climb

the guilty pleasures of a spectator

because someone asked, and asked nicely.

i'm an odd sports fan. not being adept at anything athletic, i have i general disinterest in most things involving sports. i am only vaguely aware of the world of tennis, have a general disdain for the NBA, and cannot care less about football. but i am rabid about certain things: the barangay ginebra kings and their exploits in the PBA, the UP fighting maroons despite their luckless campaign in the UAAP, and any competition involving flag and country. i get thrilled reading about wesley so's conquests of higher-rated GMs, and get visibly affected by the loss of cecil mamiit and the RP team in the davis cup. but while the world pauses to watch manny pacquiao fight, i go about my life like nothing important is taking place: i ignore it completely.

currently though, i haven't had much reason to be either thrilled or affected. the barangay ginebra kings has bowed out of the fiesta cup after that heart-breaking loss to alaska, and despite my wishes of good luck to willie miller a day before the important game five. and the UP fighting maroons men's basketball team is in the cellar in the rankings, yielding a season-turning game against the other doormat, the UE red warriors. i am not affected because i've nearly given up: at least on the MBT. wesley also recently lost a promising start in an international chess tournament, and the asian games isn't until a few months from now.


nevertheless, sports figured prominently in my affairs recently, and it began with my first live PBA game, courtesy of my friend donna. she gave me a ticket and of course, i was obliged to cheer for her team, air21, in a game that they lost to eventual fiesta cup finalist alaska. it was held at the cuneta astrodome, an ugly box along roxas boulevard, which seems all ripe for a renovation. the coliseum was not filled to the rafters despite its small size. fans were scattered on the bleachers, and i could tell many of them had gotten in for free. nevertheless, watching a PBA game live is something every serious sports fan should do. it's riveting in every imaginable way. the basketball players appear to be bigger than they actually are, and the court, smaller than it does on television. it's almost as if they don't have enough room to run around.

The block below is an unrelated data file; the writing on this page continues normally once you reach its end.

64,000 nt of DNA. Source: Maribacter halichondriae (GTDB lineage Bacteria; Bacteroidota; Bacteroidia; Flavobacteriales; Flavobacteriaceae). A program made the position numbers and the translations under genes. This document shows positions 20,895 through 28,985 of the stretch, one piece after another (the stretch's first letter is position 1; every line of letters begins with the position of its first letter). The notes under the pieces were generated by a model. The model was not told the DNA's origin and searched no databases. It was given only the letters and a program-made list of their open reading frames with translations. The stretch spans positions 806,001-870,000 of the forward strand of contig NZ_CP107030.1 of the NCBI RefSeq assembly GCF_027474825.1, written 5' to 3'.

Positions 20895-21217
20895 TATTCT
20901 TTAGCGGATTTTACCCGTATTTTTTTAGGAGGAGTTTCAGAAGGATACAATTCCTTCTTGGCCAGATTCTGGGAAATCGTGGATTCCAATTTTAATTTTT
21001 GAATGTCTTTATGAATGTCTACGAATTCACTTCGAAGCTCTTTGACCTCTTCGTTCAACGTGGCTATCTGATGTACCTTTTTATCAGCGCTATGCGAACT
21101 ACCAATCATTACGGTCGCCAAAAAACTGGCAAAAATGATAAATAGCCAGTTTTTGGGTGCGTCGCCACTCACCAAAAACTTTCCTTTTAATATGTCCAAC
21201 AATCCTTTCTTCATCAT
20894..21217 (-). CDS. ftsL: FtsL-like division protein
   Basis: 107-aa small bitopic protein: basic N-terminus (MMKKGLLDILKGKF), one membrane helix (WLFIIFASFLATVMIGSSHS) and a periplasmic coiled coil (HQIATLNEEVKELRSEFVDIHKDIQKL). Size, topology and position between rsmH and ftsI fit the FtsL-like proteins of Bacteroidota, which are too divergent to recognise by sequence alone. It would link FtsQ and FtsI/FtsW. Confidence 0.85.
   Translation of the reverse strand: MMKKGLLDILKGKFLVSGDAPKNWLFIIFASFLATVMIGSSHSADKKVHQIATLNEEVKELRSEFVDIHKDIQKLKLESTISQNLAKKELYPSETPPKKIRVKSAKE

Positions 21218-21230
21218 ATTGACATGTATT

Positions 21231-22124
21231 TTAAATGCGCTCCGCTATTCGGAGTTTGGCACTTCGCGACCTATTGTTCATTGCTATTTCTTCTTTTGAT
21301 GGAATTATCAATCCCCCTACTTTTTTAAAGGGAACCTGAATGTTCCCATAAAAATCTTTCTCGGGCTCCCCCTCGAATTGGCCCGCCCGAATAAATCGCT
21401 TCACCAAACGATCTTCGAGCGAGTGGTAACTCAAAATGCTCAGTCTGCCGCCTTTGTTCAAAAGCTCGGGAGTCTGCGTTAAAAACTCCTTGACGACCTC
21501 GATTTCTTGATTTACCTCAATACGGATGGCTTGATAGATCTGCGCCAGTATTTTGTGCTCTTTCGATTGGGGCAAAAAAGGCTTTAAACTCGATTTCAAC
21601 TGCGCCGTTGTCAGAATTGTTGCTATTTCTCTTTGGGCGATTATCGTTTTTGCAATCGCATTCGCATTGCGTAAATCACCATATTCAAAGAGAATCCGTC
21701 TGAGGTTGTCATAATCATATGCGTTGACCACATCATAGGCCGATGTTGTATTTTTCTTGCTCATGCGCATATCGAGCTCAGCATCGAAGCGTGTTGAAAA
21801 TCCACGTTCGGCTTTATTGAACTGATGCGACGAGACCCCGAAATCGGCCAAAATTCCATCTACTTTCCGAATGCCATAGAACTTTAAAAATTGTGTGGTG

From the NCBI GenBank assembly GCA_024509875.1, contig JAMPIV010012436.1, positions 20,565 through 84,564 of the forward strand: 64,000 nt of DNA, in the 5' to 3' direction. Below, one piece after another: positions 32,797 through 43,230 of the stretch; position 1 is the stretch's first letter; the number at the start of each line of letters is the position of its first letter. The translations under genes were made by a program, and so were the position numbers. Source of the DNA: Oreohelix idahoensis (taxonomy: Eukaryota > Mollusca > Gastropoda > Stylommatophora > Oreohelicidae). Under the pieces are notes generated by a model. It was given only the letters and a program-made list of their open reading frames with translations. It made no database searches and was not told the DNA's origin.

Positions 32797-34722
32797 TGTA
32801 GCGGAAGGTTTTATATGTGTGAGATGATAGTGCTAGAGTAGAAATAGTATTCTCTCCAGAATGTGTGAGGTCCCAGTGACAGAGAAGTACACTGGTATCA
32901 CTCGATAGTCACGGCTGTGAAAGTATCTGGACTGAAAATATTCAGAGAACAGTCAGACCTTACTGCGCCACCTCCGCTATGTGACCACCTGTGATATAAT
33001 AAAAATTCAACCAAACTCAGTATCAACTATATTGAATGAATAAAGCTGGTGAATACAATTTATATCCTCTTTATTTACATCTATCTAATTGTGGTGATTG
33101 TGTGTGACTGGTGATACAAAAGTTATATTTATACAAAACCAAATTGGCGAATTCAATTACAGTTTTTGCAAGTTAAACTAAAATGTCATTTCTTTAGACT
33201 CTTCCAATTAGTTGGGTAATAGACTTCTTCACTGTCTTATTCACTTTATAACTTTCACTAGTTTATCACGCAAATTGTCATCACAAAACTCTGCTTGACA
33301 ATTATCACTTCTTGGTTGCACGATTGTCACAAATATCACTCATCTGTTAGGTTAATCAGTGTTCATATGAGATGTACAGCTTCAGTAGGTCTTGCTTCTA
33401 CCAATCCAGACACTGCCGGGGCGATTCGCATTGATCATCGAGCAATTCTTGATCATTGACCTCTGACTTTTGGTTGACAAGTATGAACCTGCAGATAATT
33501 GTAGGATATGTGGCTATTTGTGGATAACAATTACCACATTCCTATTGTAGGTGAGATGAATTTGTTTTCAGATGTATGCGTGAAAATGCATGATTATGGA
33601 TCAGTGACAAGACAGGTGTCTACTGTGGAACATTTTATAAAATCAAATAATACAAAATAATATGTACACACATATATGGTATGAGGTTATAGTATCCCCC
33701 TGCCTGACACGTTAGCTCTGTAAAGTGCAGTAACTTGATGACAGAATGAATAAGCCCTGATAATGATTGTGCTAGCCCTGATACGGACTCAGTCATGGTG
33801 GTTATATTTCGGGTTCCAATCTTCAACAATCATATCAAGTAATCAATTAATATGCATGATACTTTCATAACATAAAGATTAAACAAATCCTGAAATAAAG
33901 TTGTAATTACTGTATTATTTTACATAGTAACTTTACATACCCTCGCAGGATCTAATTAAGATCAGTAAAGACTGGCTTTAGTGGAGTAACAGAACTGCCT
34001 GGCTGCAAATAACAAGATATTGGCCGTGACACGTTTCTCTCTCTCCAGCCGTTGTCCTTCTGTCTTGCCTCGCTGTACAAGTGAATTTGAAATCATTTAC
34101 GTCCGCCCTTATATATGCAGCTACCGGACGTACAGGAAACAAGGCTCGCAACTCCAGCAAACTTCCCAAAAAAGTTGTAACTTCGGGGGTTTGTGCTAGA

the fans are also amusing to observe. i heard that some of them are regularly invited to watch the game, brandish banners and signs, and badmouth the players of the opposing team. that it gets personal between fans at odds is almost hilarious. and when you're there, you really do get carried away with a bad call, or a foul that isn't called, or a bad play. it's actually pretty exciting. i can't wait to see my next live game. hopefully it's ginebra, and i'm on ringside.


reds, oranges, and faces of football

and although i don't know much about football and despite my geeky inclinations, had no time to either study the teams and memorize the names of the players, i did see 3 games during the world cup: the quarterfinal match between argentina and germany, the semi-final that pitted the netherlands against uruguay, and the finals match of first time finalist spain and twice-runner-up the netherlands (i am geeky enough to actually look it up). like i previously mentioned, i have not developed a loyalty to a certain team. my support for portugal 4 years ago was pretty random, and this year, my decision to cheer for spain was equally whimsical, but is based on empirical reasons: i speak a smattering of spanish, some of my favorite colleagues at work are from spain, and they were ranked number 1 for over a year going into the tournament. and i'm glad i chose spain.


pensive dutch fans pray for goal

i watched the finals game at heckle and jeckle in polaris street, near makati's infamous red light district of p. burgos. why i decided to go there is lost on me when 20 other places in the same area had live screenings of the game, considering it is dutch territory: the bar is owned by a dutchman. however, handle bar was probably packed that morning (i heard they had to turn back some people), and other places were too sedated. so i walked into enemy territory with my red shirt and my little flags of spain. surprisingly, there were other red shirted fans there too, although we were visibly outnumbered. we were a small pool of red in a sea of orange. the crowd was visibly hostile, particularly against us, in the friendliest of ways (if it is possible to be hostile and still friendly). i didn't know anyone there with the exception of mark from couchsurfing, but i had a grand time with complete strangers. and that's what the world cup does to people: you momentarily bond based on a shared love for a team, and you rejoice and celebrate when your team wins, or comfort and commiserate with each other when your club loses.


emotions sweep over spain fans right after the historic iniesta midfield goal

i don't have to retell how the game went, but we were deliriously happy that our side won. the celebration spilled out of the bar and into the street. if the philippines were any more football crazy, there would have been a party and dancing on the street! but it was already late when the game ended. the sun was already about to rise when i decided to walk home from heckle and jeckle. i had given my flags to complete strangers who eventually added me on facebook because they were tagged on the pictures i posted.

so here's to sports. if i can't myself do it, i might as well enjoy watching it.